• Payment Vehicle Account (PVA) – Opt to receive financial aid refunds and manage other finances through a prepaid debit card.  Available at select schools during pilot phase of program. 

FAFSA Navigation

The navigation to get to the FAFSA form once within the app has been updated to the following:

The user will log in to the entire app first and then land on their Dashboard. From there, the user can select the FAFSA from their Dashboard options to navigate to the form.  Alternatively, once the user has logged in to the app, they can navigate to the form by selecting the FAFSA option in the hamburger menu.

Additionally, the FAFSA specific navigation in the app now appears as a separate menu when a user enters their FAFSA form. Once the user is within their FAFSA form, they can select the “Menu” option in the bottom right-hand corner of the screen to reveal the local navigation options.

There are a few “minor” changes to the local navigation which include “FAFSA Summary” being renamed “Review FAFSA,” and “Exit FAFSA” will now take the user to their Dashboard. 

Schedule 1 Changes

When users choose to populate their mobile or FAFSA on the Web application via the Internal Revenue Service (IRS) Data Retrieval Tool (DRT) , the DRT will now automatically answer the question about whether or not they filed a Schedule 1. The answer will be based on all current exceptions for filing a Schedule 1. The transferred data for the Schedule 1 fields will be handled the same as other data transferred using the IRS DRT. All information transferred from the IRS is considered sensitive, therefore, the “Filed a Schedule 1?” question and response will be masked. The help text and instructions that accompany this question has also been updated.

Household Information Updates

The household information portions of Section 3 and section 4 has been revised. Changes include the way a user provides household information, the presentation of the household size totals, as well as the wording of the “Number in College’ questions.

The updates in Section 3 for the student household information are as follows:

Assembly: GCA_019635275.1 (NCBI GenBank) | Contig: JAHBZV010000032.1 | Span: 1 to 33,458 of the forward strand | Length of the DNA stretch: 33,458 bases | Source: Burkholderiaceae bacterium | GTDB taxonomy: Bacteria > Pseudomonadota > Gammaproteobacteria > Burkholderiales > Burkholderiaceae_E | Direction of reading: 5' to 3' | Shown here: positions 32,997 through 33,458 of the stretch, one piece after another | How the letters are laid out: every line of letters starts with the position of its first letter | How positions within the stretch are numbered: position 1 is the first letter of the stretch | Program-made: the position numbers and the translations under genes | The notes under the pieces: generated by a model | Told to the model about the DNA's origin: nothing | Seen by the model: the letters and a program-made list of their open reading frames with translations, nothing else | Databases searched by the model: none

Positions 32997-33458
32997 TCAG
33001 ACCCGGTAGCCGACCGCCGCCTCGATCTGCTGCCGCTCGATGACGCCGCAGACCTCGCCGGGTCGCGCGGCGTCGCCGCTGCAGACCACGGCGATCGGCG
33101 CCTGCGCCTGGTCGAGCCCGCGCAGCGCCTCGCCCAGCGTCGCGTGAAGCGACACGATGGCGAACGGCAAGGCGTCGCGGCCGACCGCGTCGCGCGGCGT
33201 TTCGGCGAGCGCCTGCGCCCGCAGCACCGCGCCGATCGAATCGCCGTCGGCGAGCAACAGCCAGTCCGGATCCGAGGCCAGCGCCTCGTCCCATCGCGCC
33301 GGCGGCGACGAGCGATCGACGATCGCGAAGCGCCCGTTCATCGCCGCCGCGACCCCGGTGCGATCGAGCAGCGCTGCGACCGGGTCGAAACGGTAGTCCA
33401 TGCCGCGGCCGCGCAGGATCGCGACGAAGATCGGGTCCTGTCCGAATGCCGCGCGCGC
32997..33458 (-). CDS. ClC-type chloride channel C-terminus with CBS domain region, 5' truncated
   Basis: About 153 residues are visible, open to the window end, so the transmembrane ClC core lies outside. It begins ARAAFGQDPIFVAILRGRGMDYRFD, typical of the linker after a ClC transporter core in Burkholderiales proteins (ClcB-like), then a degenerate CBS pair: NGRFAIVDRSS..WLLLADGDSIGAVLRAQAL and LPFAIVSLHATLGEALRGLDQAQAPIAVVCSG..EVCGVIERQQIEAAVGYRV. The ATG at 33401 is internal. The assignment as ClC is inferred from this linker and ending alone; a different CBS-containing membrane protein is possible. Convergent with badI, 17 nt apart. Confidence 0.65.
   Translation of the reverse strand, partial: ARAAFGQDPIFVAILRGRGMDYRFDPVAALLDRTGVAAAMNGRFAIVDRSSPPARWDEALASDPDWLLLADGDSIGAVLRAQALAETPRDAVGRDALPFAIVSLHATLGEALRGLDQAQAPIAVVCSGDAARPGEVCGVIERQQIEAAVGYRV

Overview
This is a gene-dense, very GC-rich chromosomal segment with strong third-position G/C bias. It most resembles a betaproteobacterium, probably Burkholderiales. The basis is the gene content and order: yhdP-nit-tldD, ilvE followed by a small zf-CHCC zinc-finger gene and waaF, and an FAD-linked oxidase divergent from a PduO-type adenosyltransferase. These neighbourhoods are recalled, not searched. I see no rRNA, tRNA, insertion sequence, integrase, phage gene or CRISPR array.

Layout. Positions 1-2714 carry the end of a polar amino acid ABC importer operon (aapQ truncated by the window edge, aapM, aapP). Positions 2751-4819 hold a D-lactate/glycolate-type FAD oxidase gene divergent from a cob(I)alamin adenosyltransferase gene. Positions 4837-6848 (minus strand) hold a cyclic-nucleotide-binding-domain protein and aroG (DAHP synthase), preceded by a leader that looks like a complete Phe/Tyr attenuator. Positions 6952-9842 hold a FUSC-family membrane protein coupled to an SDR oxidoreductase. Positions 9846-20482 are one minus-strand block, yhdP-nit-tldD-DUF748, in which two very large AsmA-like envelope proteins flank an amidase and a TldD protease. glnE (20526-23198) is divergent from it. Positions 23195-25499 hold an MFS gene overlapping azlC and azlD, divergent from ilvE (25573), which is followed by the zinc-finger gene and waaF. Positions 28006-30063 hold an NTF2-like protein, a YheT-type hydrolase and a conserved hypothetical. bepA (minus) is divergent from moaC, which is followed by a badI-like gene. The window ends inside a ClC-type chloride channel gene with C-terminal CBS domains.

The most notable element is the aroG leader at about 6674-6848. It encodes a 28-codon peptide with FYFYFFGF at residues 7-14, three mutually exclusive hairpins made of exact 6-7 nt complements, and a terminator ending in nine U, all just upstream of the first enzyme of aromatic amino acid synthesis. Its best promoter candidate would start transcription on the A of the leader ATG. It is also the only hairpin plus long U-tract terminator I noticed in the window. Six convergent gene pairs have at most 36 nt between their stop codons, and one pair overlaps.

If a user selects “Yes” to indicate they have children (or other dependents) who receive more than half their support from them, they will be prompted on the next view to enter the number of children.  The user will then be able to navigate to the Household Information view where they will see a numerical breakdown of the student’s household in a table, including their spouse, their children and other dependents, and the total household size.

On this view they will also see the “Number in College” question with updated formatting: “Out of the *{[sum of dependents]* people in your household (as indicated above), how many will be in college in 2021-22? Include yourself in this number.”

The updates in Section 4 for the parent household information are as follows:

The user will be able to enter the number of the parent’s children on one view, followed by the parent’s other dependents on a separate view.

The user will be able to navigate to the Parent Household Information view to see a numerical breakdown of the parent’s household size in a table, including the parent(s), the student, the parent(s)’s children and other dependents, and the total household size.

The number in college question will display below the Household Information table and will read: “Out of the *[sum of dependents]* people in your parent’s household (as indicated above), how many will be in college in 2020-21? Do not include your parent.” 

Have more questions about FAFSA? Check out our FAQ.